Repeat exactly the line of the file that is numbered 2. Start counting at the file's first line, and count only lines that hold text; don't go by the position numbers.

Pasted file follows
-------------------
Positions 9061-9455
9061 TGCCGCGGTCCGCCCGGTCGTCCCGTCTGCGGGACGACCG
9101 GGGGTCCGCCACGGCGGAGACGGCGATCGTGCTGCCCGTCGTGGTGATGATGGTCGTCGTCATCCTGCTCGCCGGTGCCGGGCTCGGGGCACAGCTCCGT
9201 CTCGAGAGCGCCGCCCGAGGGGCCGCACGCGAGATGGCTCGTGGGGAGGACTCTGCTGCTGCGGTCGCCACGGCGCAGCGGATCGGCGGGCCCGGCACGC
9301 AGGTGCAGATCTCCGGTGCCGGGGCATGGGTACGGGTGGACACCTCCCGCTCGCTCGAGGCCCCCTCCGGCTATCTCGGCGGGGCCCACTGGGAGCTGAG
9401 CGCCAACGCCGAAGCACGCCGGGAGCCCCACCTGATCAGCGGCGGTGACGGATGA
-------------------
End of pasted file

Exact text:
9061 TGCCGCGGTCCGCCCGGTCGTCCCGTCTGCGGGACGACCG